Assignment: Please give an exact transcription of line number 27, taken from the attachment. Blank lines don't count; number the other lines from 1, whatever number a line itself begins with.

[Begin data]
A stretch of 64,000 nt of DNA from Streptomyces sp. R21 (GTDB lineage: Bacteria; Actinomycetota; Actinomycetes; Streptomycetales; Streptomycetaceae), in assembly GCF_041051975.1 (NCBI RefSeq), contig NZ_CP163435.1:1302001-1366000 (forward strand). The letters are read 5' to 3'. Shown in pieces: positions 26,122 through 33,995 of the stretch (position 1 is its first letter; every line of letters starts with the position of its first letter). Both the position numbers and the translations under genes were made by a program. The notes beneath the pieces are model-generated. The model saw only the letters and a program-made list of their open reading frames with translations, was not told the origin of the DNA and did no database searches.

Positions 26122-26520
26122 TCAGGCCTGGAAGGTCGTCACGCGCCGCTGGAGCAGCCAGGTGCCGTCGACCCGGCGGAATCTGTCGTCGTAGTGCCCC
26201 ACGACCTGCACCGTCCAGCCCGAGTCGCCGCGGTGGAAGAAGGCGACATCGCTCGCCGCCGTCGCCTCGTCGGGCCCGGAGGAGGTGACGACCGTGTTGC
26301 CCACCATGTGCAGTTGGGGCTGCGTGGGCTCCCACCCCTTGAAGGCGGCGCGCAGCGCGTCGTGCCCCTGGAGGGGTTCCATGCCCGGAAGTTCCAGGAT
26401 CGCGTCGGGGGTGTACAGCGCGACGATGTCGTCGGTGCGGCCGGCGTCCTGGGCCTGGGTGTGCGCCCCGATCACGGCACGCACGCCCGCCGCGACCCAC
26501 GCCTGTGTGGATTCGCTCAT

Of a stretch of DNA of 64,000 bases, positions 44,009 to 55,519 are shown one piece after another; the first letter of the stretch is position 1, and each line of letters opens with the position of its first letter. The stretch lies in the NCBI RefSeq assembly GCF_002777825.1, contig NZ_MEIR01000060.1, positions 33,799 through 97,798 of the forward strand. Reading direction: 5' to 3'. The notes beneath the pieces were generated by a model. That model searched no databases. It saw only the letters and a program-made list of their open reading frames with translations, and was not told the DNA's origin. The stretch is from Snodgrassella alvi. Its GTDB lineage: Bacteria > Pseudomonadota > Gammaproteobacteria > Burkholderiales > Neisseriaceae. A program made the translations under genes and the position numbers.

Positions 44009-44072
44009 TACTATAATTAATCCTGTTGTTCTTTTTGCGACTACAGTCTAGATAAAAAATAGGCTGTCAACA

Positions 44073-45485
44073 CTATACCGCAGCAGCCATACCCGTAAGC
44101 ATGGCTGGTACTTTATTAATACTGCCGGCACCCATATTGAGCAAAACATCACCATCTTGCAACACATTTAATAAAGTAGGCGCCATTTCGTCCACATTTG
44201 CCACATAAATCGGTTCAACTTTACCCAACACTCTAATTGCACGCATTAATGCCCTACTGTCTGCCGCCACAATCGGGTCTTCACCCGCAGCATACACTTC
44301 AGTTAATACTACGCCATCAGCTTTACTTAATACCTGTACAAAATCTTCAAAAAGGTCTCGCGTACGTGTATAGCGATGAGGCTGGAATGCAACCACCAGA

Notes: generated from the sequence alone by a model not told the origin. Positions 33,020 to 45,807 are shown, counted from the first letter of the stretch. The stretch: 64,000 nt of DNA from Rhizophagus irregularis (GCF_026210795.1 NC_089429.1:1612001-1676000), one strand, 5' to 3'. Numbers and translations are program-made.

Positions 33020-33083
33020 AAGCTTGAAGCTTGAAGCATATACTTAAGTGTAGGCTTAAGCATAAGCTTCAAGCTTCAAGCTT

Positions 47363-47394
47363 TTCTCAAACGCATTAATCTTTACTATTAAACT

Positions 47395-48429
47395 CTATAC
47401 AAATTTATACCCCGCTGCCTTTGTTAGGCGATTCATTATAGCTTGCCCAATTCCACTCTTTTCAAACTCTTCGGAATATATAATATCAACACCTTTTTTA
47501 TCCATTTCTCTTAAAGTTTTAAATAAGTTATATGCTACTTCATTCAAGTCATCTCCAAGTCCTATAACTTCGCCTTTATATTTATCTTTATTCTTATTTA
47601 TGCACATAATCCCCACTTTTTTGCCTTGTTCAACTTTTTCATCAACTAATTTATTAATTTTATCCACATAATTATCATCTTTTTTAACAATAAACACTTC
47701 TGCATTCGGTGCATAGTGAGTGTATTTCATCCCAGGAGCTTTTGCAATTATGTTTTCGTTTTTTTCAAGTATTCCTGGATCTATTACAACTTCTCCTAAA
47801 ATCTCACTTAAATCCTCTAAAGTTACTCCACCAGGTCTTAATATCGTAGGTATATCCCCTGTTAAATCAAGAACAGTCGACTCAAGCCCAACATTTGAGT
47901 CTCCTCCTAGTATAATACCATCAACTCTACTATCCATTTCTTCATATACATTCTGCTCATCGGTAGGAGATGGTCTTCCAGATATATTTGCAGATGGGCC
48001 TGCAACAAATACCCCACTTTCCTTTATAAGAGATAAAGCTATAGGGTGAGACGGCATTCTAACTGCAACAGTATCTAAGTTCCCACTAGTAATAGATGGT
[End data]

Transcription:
47801 ATCTCACTTAAATCCTCTAAAGTTACTCCACCAGGTCTTAATATCGTAGGTATATCCCCTGTTAAATCAAGAACAGTCGACTCAAGCCCAACATTTGAGT